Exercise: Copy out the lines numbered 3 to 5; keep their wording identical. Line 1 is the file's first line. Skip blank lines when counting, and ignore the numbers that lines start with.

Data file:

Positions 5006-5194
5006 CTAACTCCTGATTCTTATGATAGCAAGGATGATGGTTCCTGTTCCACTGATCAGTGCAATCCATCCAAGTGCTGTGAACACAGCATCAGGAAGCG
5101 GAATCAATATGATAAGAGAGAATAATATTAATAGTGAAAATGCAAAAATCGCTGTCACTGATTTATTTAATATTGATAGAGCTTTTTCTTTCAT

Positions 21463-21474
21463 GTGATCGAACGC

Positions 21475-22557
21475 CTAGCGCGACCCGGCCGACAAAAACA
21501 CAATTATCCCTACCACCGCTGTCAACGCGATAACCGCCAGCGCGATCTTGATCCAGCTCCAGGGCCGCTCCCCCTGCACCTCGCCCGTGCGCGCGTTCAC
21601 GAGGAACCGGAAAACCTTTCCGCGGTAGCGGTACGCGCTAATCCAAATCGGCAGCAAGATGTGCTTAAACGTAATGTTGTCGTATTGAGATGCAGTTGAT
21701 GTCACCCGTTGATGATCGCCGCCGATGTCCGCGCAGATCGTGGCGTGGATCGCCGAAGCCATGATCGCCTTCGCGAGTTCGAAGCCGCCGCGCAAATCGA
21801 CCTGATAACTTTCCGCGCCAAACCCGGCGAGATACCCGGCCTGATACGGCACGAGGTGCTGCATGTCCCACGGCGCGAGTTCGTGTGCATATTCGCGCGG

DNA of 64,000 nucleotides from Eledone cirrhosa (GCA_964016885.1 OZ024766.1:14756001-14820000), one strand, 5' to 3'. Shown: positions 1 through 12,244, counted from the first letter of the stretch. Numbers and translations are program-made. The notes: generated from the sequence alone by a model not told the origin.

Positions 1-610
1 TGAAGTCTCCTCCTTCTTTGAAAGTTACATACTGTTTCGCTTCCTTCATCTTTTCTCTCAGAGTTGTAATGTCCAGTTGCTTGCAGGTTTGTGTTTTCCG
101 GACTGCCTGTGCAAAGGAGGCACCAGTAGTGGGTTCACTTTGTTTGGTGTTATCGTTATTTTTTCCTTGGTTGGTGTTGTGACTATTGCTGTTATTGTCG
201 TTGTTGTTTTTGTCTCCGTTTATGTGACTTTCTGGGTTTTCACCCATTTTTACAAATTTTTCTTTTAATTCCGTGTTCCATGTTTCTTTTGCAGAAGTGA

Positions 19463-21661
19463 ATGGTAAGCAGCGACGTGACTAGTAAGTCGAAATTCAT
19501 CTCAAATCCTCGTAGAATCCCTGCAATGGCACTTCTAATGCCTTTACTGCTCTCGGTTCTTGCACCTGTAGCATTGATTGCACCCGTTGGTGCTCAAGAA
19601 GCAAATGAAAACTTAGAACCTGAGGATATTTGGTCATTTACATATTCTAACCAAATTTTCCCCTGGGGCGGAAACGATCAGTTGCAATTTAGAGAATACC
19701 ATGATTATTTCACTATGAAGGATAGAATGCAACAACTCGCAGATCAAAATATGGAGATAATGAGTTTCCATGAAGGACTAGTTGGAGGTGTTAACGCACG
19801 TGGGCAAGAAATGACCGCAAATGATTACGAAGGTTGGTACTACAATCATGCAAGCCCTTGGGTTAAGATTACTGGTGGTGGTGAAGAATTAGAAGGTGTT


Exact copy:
5101 GAATCAATATGATAAGAGAGAATAATATTAATAGTGAAAATGCAAAAATCGCTGTCACTGATTTATTTAATATTGATAGAGCTTTTTCTTTCAT

Positions 21463-21474
21463 GTGATCGAACGC